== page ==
The International Federation of Journalists today condemned the latest move by the Nepalese Government to silence independent media in the country.
On October 21, dozens of armed police officers stormed into the Kantipur FM Station and seized vital equipment, including an encoder, satellite modem and digital audio recorder.
The attack, moments before midnight, came on the eve of the station’s seventh anniversary, and just hours after nationwide protests condemned the new media ordinance.
“Kantipur FM has remained proudly independent and committed to informing the Nepalese community since the royal coup in February, and it is vital that it continues its work in exposing human rights abuses and corruption in the king’s regime,” said IFJ president Christopher Warren.
The IFJ’s affiliate, the Federation of Nepalese Journalists (FNJ) said the looting was the most autocratic action by the government since King Gyanendra took over state power on February 1.
A delegation from the Ministry of Information and Communications approached the station earlier in the day on October 21, claiming Kantipur FM had violated the new media ordinance, which forbids simultaneous transmission from more than one place.
Kantipur FM has had a license to transmit programs to areas outside Kathmandu through a relay station in eastern Nepal since 2000, and the station’s manager Prabhat Rimal said the broadcast was legal.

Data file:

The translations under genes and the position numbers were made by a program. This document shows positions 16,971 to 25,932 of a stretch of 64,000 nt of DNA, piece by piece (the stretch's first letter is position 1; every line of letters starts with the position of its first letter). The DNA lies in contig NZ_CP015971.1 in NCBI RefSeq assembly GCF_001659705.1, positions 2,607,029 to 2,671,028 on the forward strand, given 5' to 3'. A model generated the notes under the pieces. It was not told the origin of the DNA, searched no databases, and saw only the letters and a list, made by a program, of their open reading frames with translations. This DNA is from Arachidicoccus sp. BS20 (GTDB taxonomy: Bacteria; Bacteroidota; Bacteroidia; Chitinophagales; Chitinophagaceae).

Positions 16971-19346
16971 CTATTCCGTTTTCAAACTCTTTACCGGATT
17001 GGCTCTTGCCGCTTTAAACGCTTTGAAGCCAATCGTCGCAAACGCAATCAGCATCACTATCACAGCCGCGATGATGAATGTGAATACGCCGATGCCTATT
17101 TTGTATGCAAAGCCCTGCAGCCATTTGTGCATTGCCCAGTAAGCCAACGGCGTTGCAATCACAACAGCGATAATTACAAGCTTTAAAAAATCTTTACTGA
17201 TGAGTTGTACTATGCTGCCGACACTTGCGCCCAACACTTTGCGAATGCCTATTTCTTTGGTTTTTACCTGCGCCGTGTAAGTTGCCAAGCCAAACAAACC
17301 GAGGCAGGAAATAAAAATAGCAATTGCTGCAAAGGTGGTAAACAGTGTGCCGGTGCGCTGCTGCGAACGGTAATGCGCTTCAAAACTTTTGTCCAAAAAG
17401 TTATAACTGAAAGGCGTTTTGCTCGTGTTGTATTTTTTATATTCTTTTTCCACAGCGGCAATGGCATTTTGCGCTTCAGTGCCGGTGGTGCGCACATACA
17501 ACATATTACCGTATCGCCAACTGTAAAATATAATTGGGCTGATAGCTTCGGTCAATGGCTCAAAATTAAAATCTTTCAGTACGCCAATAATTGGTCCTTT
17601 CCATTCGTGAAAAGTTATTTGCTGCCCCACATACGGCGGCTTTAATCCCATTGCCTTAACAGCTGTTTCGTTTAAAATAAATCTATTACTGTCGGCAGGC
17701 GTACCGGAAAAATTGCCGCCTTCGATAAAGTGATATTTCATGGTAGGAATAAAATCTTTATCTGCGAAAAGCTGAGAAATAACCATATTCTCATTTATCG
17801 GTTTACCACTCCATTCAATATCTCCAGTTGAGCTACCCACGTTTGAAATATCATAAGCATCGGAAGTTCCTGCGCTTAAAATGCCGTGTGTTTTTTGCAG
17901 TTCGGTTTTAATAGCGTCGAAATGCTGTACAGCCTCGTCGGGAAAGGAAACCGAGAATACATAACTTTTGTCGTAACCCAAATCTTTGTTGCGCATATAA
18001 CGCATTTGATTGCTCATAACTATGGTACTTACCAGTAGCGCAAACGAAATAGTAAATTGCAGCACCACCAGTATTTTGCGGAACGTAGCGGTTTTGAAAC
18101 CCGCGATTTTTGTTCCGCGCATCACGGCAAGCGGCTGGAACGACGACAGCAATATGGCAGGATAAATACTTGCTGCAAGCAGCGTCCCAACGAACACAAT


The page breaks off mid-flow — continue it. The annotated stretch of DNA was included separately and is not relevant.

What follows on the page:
Kantipur FM was Nepal’s first privately owned independent FM station, without its equipment, the service is now only available in Kathmandu Valley. A protest rally of over 1000 journalists, activists, teachers, lawyers, students and civilians was co-ordinated by the FNJ on October 21, only a few hours before the attack on Kantipur FM.
The station has prepared a case for the Supreme Court, demanding the return of their equipment and the annulment of the new media ordinance. The IFJ supports the FNJ’s call for the government to return the looted equipment immediately, and allow Kantipur FM to resume its normal operation.
For more information about the Nepal crisis visit http://www.ifj-asia.org/page/nepalcrisis.html
For further information contact Christopher Warren on +61 (0) 411 757 668
The IFJ represents over 500,000 journalists in more than 110 countries